CAN is extensively used in automobiles and trucks but has found
applications everywhere. There are many "application"
layers available for CAN such as ISO 15765 (cars), J1939 (trucks) and
CANopen (factory automation) but it is very easy to
develop your own protocol that will fit and simplify your needs. Modern
CAN transceivers provide a stable and reliable
CAN physical environment without the need for expensive coaxial cables.
Most of the mystery of CAN has dissipated over
the years. There is plenty of example CAN software available to help
you quickly develop your own network.
A CAN controller is a sophisticated device. Nearly all the features of
the CAN protocol described below are automatically
handled by the controller with almost no intervention by the host
processor. All you need to do is configure the controller by
writing to its registers, write data to the controller and the
controller then does all the housekeeping work to get your message
on the bus. The controller will also read any frames it sees on the bus
and hold them in a small FIFO memory. It will notify
the host processor that this data is available which you then read from
the controller. The controller also contains a hardware
filter mechanism that can be programmed to ignore those CAN frames you
do not want passed to the processor.
For the purposes of this article; we will assume a CAN network consists
of the physical layer (the voltages and the wires) and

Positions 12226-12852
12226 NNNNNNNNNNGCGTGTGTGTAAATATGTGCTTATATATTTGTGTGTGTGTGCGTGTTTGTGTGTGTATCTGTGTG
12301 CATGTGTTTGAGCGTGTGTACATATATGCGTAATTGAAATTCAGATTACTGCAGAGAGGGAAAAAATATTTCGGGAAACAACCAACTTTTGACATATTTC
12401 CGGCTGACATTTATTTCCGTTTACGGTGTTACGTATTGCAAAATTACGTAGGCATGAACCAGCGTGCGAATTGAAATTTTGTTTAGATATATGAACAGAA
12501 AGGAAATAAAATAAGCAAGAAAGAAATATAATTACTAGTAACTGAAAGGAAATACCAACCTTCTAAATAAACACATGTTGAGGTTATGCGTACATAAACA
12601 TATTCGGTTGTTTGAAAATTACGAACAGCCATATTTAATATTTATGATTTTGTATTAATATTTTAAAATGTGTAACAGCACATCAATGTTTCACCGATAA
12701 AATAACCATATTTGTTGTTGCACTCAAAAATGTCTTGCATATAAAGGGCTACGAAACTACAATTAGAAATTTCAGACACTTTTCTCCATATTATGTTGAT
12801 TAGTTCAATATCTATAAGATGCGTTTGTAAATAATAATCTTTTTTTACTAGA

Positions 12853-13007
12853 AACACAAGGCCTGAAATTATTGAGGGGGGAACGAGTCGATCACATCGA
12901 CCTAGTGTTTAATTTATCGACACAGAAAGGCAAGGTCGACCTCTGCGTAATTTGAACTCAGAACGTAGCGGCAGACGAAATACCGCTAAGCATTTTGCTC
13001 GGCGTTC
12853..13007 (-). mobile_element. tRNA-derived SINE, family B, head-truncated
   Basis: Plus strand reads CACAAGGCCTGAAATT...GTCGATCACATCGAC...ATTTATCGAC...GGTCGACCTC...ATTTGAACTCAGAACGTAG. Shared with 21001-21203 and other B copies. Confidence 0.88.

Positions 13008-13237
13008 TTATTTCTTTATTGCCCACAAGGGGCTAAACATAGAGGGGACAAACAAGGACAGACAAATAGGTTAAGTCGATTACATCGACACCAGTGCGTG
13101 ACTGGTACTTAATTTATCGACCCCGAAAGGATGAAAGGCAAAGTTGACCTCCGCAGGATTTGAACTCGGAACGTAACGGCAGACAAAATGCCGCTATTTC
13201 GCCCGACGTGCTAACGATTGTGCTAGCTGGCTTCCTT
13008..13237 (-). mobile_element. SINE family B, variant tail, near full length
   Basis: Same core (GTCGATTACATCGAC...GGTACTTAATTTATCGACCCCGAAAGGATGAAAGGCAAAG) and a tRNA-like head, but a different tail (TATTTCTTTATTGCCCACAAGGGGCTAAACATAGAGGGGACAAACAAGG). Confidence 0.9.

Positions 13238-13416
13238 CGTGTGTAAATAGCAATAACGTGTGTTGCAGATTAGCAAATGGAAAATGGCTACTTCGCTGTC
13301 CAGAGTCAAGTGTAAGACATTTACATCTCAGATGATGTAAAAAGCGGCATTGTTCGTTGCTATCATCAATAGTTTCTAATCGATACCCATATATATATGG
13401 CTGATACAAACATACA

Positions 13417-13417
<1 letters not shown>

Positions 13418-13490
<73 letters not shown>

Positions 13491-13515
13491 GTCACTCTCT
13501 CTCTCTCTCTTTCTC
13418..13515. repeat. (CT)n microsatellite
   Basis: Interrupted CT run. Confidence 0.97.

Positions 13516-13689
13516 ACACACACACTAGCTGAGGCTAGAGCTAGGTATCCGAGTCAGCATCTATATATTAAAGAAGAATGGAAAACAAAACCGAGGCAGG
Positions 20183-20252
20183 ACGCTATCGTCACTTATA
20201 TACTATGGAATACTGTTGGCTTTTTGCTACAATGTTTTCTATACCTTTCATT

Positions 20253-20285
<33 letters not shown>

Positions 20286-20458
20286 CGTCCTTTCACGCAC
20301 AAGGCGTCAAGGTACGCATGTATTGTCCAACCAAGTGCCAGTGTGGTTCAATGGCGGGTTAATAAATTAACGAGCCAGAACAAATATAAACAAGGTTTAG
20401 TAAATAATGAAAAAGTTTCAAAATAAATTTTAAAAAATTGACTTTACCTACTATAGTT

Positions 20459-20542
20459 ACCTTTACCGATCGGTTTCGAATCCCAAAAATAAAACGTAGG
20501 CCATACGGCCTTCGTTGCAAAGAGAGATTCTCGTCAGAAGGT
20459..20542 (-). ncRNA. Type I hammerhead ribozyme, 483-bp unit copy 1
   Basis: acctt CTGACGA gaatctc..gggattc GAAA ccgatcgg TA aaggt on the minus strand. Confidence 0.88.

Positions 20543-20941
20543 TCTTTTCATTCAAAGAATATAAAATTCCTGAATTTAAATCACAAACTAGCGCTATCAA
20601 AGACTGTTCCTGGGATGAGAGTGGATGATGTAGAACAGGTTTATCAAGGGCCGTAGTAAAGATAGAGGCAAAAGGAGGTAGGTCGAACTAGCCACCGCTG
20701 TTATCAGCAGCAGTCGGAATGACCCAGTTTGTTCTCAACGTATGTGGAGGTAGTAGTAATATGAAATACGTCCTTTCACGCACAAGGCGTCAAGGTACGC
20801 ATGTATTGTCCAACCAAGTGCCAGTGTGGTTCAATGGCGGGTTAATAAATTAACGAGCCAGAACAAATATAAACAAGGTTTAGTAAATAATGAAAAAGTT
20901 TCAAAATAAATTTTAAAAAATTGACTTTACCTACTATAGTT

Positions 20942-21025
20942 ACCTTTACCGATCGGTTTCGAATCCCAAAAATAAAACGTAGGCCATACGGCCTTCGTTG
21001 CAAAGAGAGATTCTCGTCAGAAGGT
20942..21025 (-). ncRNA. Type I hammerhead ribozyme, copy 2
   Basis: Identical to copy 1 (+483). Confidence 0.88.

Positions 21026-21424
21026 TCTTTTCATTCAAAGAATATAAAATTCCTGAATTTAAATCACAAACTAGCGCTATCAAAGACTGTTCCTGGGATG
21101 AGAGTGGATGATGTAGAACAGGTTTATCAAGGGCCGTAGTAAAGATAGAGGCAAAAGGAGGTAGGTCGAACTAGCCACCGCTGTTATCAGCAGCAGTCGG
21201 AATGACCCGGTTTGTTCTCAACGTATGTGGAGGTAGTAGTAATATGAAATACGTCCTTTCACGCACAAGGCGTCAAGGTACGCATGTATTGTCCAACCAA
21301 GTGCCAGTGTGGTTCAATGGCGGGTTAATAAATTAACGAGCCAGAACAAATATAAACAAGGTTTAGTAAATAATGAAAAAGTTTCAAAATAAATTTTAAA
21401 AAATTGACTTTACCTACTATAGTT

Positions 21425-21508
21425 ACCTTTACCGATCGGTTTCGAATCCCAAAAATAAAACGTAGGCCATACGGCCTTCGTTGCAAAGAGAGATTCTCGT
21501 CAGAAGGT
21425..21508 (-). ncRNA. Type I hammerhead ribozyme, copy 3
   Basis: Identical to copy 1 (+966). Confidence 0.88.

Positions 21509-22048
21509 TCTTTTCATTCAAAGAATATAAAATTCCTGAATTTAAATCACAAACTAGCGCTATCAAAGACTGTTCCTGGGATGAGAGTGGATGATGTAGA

a frame consisting of an ID and a varying number of data bytes. CAN has
the following general attributes:
11 or 29 bit ID and from zero to 8 data bytes. TIP: These
dynamically changed "on the fly".
Peer to Peer network. Every node can see all messages from
nodes. A node can't read its own messages.
Nodes are really easy to add. Just attach one to the
two wires plus a ground.
Higher priority messages are sent first depending on the
the ID. A lower ID has the higher priority.
Automatic retransmission of defective frames. A node will
if it causes too many errors.
Speeds from approximately 10 Kbps to 1 Mbps. TIP: All nodes
operate at the same frequency.
The twisted differential pair provides excellent noise
some decent bus fault protection.
The CAN system will work with the ground connection at
levels. TIP: Or no ground at all.
Click here for the rest of the
paper that includes: the theory and implementation of the CAN
interface, a practical example using the STM32
microcontroller, and links to further documentation and
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